Meanwhile, Clara Bourgin, agriculture campaigner at Friends of the Earth Europe, said that this vote takes the EU “back to square one with no proposal to tackle the biodiversity crisis, secure long-term food security and protect people’s health”.

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Farmers ‘not included’

However, those on the right of the Parliament, as well as in the Parliament’s agriculture committee – who shared competence on parts of the file – celebrated the outcome of the vote.

“Today is a good day for farmers and for all those who believe that the EU must hold back on new burdens in the current difficult global situation,” centre-right MEP Peter Liese said, calling the proposal “excessive” and out of touch with the reality for farmers on the ground.

For agriculture committee chair Norbert Lins, the “unprecedented” result “shows that reduction of pesticides, more sustainability, should be done with the farmers and not against them”.

This sentiment was echoed by EU farmers’ association Copa-Cogeca, who denounced the “gap between political rhetoric and the lack of concrete solutions” of this proposal.

“The lack of dialogue, the imposition of objectives from above, the refusal to assess the impact and the lack of funding for agricultural proposals must end now,” the association said in a statement. 

An uncertain future

The outcome of the vote caused an uproar in the aftermath given that a rejection of a Commission proposal at the first reading without a referral back to the leading committee is exceedingly rare.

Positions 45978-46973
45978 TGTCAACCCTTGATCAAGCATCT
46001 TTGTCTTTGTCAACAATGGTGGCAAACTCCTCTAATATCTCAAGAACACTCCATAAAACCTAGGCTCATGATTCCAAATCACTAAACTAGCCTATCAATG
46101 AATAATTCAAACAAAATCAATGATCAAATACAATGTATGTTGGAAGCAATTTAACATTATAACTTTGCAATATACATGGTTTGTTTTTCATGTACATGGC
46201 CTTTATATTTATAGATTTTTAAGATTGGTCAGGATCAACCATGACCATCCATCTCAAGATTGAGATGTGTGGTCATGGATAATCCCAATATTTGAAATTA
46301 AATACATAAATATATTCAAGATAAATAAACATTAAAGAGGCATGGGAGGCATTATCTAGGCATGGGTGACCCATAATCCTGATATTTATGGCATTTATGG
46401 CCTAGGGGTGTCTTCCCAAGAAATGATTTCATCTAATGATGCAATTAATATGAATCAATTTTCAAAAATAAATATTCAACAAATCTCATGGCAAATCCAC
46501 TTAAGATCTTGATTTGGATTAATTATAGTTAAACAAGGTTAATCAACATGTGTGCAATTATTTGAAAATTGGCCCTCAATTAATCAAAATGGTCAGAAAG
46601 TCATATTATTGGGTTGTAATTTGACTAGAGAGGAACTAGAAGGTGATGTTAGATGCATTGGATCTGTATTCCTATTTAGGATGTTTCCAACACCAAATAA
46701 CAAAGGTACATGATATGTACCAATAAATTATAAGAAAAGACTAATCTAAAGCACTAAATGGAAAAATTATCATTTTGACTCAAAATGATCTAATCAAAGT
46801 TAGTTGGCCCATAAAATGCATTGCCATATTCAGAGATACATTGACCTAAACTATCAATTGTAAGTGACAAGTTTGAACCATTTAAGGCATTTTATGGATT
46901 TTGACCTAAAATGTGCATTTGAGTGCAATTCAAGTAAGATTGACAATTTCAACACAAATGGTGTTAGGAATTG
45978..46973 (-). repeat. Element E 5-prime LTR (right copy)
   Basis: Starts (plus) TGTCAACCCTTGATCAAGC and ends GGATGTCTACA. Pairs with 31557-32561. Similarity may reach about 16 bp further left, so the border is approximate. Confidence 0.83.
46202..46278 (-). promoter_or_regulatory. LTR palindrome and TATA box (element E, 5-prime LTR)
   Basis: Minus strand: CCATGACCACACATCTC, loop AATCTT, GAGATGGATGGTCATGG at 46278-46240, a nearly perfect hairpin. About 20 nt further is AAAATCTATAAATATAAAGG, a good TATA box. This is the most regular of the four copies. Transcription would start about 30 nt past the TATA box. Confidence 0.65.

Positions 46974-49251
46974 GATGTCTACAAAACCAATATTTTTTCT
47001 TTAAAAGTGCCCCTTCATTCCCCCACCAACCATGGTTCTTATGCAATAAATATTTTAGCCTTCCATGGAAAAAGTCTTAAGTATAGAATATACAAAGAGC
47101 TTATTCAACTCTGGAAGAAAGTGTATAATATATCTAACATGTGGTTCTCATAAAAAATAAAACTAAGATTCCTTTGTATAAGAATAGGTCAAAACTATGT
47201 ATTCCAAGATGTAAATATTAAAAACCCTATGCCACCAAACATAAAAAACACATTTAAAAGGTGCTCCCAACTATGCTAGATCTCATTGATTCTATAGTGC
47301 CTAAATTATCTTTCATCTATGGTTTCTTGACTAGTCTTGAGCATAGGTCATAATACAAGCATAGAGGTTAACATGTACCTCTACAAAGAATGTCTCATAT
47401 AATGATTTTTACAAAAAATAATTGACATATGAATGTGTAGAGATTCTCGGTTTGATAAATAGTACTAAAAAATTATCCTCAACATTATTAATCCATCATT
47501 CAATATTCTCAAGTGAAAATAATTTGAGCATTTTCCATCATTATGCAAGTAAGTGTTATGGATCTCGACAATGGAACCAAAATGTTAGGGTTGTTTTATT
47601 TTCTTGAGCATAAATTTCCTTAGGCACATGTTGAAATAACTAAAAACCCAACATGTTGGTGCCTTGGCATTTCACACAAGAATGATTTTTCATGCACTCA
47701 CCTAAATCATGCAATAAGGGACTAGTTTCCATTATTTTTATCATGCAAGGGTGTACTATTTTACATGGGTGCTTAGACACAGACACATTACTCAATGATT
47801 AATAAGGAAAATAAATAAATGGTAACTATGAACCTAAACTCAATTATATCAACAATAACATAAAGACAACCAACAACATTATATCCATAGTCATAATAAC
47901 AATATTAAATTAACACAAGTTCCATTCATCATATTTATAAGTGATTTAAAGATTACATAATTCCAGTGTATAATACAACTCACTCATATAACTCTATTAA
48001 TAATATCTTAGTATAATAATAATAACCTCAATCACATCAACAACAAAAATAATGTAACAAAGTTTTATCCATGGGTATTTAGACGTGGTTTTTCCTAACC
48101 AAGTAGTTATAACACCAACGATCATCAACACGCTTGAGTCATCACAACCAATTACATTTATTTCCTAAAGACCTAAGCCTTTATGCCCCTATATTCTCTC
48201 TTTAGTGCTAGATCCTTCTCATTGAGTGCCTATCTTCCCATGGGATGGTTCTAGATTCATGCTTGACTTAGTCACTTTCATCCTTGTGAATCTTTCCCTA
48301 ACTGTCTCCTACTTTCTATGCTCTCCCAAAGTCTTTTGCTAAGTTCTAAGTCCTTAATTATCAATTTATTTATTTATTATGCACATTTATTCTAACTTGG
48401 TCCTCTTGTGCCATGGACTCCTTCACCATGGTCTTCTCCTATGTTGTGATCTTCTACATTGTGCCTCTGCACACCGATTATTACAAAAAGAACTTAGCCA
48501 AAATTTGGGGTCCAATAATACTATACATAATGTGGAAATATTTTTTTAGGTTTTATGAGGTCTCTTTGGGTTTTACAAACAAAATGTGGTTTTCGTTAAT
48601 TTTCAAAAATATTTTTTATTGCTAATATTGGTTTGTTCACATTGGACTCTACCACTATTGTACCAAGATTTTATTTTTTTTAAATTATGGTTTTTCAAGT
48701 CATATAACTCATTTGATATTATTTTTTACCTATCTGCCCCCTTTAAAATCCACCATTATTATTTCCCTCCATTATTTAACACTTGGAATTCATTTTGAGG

The two most likely next steps are that the EU executive chooses to withdraw its own proposal or that EU ministers decide to continue working on the file regardless of the outcome of the European Parliament’s vote.

Asked by ARC, a Commission spokesperson said that the EU executive “takes note” of the vote but declined to say whether it will now withdraw the proposal entirely. 

Meanwhile, a representative for the EU Council told ARC that the EU ministers intend to “continue work” on the file. 

The Spanish presidency was previously hoping for an agreement on their position in December, but the path has been rocky, with member states split on a number of key issues. Asked whether this is still the intention, the representative remained vague, saying they will “see about that”. 

If the Spanish do manage to hash out an agreement on the file, its position will form the basis of another vote in the Parliament following the so-called ‘early second reading’ procedure. This requires the approval, rejection or amendment of the Council text to be approved by an absolute majority of the MEPs.

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About Natasha Foote 40 Articles

Natasha is a freelance journalist, podcaster and moderator specialising in EU agrifood policy. She previously worked as an agrifood journalist with the EU media EURACTIV, and before that spent several years working on farms around Europe to learn more about the realities for farmers on the ground. Natasha holds a Master’s degree in Environment, Development and Policy with distinction from the University of Sussex, where she worked on food issues and alternative approaches to food production.